PCB has rushed Amir's inclusion - Ramiz Raja
Former Pakistan captain Ramiz Raja believes the Pakistan Cricket Board (PCB) has "rushed the issue" by including Mohammad Amir in the ODI and T20 squads for the upcoming tour of New Zealand. Speaking to ESPNcricinfo, Raja said he would have liked to see more "homework done" before integrating Amir into the national set-up after his ban for spot-fixing ended.
"It's a desperate situation because they want to win and Amir is seen as the guy who can get them those wins," Ramiz said. "He has got loads of talent and ability; that has never been in doubt. But yes, the process has been rushed just to accommodate him and I think Pakistan needed to give more time to the entire squad to soak it in.
"I think there is the objective view and the emotional view and three-four of the players have been rather emotional about the subject. It is not Amir, it is the theme, the larger picture that seems to upset them and it needed to heal properly; it is still pretty raw to some of them. I wanted more homework done from the board to make everyone realise the importance of an Amir comeback."
Amir's inclusion in the Pakistan squad has been the subject of a intense debate in recent weeks. Senior allrounder Mohammad Hafeez and ODI captain Azhar Ali protested Amir's return by not attending a conditioning camp in Lahore on December 24, due to Amir's inclusion among the probables for the camp. Azhar had to be convinced against resigning from the captaincy by PCB chief Shahryar Khan, who has been steadfast in backing Amir's recall.
While sympathizing with Azhar for his stance, Ramiz argued that statements such as the ones made by T20 captain Shahid Afridi, who said he was "happy" to have Amir back in the mix, should be avoided as it could create divisions within the dressing room.
"PCB has taken a stance on Amir, he has been included, so there shouldn't be voices now anti or for Amir," Ramiz said. "He's eligible to play for Pakistan, let him perform and get into rhythm. By coming out openly in favour of Amir, you are dividing the dressing room also because there are still voices that do not want him in. I would suggest let's not plead Amir's case if you are player, just go out there, play with him, try to get along with him and leave it there.
"It is a tough one for Azhar Ali, who obviously was not comfortable with Amir being in the dressing room. Now that he has decided to play for Pakistan, I think he has done the right thing. He has registered his annoyance; he has made his point felt. The entire cricket fraternity knows where he is with regard to issues of spot fixing but having said that he shouldn't sacrifice his own career. Managing Amir will take a little bit of time, it is not an impossible situation but the first six to eight months will be a real test for Pakistan.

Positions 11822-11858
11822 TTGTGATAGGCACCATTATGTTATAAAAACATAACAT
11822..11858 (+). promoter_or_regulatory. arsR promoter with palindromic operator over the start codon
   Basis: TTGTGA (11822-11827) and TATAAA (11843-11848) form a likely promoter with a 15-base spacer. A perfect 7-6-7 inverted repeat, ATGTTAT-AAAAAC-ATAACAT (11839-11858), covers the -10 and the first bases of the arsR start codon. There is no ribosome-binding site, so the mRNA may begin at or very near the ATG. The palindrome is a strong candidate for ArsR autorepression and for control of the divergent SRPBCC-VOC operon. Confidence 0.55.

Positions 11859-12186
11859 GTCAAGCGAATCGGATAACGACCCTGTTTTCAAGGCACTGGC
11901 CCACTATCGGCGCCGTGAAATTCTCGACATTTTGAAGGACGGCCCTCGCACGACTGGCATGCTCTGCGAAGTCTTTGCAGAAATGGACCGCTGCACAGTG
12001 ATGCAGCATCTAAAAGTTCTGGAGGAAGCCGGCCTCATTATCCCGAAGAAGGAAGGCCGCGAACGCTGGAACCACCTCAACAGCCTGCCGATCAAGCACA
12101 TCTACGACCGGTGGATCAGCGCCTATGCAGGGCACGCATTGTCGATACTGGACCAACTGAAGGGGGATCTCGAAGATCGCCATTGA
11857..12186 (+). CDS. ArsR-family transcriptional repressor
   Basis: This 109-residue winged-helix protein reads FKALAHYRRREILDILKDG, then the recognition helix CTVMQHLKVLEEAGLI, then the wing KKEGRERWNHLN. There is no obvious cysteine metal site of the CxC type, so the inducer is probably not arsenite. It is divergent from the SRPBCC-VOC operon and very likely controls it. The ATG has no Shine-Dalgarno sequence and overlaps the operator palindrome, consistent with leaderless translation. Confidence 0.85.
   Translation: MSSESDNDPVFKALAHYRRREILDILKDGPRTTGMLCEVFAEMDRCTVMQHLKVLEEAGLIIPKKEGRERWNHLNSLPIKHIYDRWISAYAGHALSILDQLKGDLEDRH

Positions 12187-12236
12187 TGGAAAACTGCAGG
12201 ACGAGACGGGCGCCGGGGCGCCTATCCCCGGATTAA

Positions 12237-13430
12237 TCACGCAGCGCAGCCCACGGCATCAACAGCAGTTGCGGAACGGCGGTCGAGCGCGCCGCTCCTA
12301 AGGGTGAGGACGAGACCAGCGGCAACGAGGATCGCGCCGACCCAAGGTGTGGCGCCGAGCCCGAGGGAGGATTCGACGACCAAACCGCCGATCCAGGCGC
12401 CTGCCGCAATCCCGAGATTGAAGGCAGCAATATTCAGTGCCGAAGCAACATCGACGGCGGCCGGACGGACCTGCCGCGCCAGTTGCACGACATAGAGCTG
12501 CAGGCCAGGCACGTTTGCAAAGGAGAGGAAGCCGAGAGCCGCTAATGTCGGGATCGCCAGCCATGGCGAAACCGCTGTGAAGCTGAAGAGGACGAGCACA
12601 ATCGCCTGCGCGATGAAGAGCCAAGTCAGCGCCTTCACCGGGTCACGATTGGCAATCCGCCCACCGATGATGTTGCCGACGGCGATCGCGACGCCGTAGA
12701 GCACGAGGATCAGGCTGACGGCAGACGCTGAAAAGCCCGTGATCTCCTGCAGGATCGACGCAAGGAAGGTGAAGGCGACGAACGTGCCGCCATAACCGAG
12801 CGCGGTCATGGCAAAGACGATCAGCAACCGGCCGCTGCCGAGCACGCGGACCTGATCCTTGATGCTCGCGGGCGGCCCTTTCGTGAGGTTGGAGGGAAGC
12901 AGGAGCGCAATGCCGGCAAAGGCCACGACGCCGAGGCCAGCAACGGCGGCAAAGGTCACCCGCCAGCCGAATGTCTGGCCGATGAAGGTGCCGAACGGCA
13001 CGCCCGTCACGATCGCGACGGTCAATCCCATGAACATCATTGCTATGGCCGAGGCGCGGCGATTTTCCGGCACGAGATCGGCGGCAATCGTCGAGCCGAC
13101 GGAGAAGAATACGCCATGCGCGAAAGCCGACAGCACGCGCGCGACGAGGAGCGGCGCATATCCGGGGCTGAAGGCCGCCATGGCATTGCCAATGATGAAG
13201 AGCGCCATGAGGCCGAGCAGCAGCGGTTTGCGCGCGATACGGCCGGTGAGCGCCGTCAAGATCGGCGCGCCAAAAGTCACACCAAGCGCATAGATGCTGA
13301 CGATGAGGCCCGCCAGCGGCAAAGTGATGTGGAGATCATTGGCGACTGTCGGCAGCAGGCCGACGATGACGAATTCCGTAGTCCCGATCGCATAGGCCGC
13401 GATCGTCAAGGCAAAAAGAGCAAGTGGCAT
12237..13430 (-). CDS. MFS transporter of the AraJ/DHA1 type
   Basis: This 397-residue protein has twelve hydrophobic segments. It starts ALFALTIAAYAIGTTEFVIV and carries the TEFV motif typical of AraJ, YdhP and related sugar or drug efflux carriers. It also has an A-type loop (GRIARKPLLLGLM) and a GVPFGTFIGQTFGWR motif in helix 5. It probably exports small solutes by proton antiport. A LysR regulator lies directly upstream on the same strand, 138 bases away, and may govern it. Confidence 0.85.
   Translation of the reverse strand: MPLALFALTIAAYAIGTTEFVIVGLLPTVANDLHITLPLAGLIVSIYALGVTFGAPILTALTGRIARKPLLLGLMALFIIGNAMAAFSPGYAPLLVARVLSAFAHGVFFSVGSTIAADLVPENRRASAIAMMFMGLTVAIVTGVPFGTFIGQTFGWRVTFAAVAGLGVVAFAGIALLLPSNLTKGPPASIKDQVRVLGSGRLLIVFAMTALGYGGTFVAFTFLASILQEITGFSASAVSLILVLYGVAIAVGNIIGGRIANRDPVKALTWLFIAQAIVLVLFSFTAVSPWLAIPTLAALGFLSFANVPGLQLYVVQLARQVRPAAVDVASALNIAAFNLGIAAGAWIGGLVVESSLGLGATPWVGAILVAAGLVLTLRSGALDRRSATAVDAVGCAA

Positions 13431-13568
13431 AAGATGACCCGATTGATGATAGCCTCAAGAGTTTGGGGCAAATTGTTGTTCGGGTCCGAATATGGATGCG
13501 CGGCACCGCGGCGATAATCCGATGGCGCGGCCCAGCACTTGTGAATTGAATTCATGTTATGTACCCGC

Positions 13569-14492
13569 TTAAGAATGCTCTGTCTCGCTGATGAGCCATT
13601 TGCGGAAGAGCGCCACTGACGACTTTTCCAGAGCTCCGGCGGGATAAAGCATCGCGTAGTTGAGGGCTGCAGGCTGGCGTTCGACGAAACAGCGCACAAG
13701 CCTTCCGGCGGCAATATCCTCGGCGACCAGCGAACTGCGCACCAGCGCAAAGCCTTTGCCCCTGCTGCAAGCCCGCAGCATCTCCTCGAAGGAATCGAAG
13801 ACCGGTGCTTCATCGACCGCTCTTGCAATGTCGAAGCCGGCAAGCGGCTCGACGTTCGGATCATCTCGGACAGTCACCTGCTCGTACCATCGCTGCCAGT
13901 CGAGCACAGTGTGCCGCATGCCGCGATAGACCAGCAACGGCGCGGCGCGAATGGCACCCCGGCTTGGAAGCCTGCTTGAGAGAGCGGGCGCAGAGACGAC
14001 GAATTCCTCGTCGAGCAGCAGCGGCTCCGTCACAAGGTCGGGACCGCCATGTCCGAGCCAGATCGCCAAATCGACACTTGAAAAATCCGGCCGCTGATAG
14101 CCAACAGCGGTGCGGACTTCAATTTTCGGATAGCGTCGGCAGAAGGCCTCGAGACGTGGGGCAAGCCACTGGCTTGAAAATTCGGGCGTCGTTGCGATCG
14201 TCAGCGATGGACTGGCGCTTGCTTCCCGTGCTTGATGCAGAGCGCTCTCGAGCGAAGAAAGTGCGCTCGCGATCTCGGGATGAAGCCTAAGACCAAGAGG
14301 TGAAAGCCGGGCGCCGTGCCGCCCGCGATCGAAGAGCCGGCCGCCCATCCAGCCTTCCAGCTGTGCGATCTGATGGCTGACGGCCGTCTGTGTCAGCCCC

"They need to come to grips with a guy who has got them into these negative headlines. You play for honour, pride and enjoyment. If these three things go missing, then obviously you shouldn't be playing the game. That's the big hurdle that some of these Pakistani guys really need to cross over."
While backing Amir's recall, chief selector Haroon Rashid had argued that despite having spent five years in the wilderness, Amir was "still better" than most of the players he is competing with for a place. Ramiz, though, was not yet convinced that Amir was an automatic selection in the playing eleven, and was worried that the ghosts of his infamous no-ball at Lord's five years ago could return to haunt him.
"Since he last played international cricket the game has moved on," Ramiz said. "Five years ago it wasn't such a big deal to bowl dots in an ODI or T20 situation. There will obviously be the pressure of not bowling a no-ball. So his focus will not be on the target straight away, he will be far too worried about overstepping the line. Let's not forget, Pakistan go and play in New Zealand, who play T20 and 50-overs cricket in their own brand."
While the issue has divided the cricket community in Pakistan, Amir appears to enjoy strong support among the country's fans and on social media. Ramiz said while he understood the support for Amir, he felt it was hard for the public to relate to the "emotional aspect of the hurt" a player feels when a colleague is found to have indulged in cheating.
"I can understand the public's interest in Amir, he was young and naive and he fell into this trap of spot fixing," he said. "But you really need to experience the pangs of such a betrayal and I think this is where the players are coming from because it is an emotional subject for them.
"They can try to take a very objective stance as well but you couldn't have asked for a blanket sort of response. There will always be certain individuals who will feel more strongly about the situation, there will be certain who will say 'fine, he has served his time, he wants to make good his life so let it be'. The public obviously doesn't relate to the emotional aspect of the hurt. It's only the ones who have experienced this nasty situation who can really relate how difficult things can be."
Gaurav Kalra is a senior editor at ESPNcricinfo. @gauravkalra75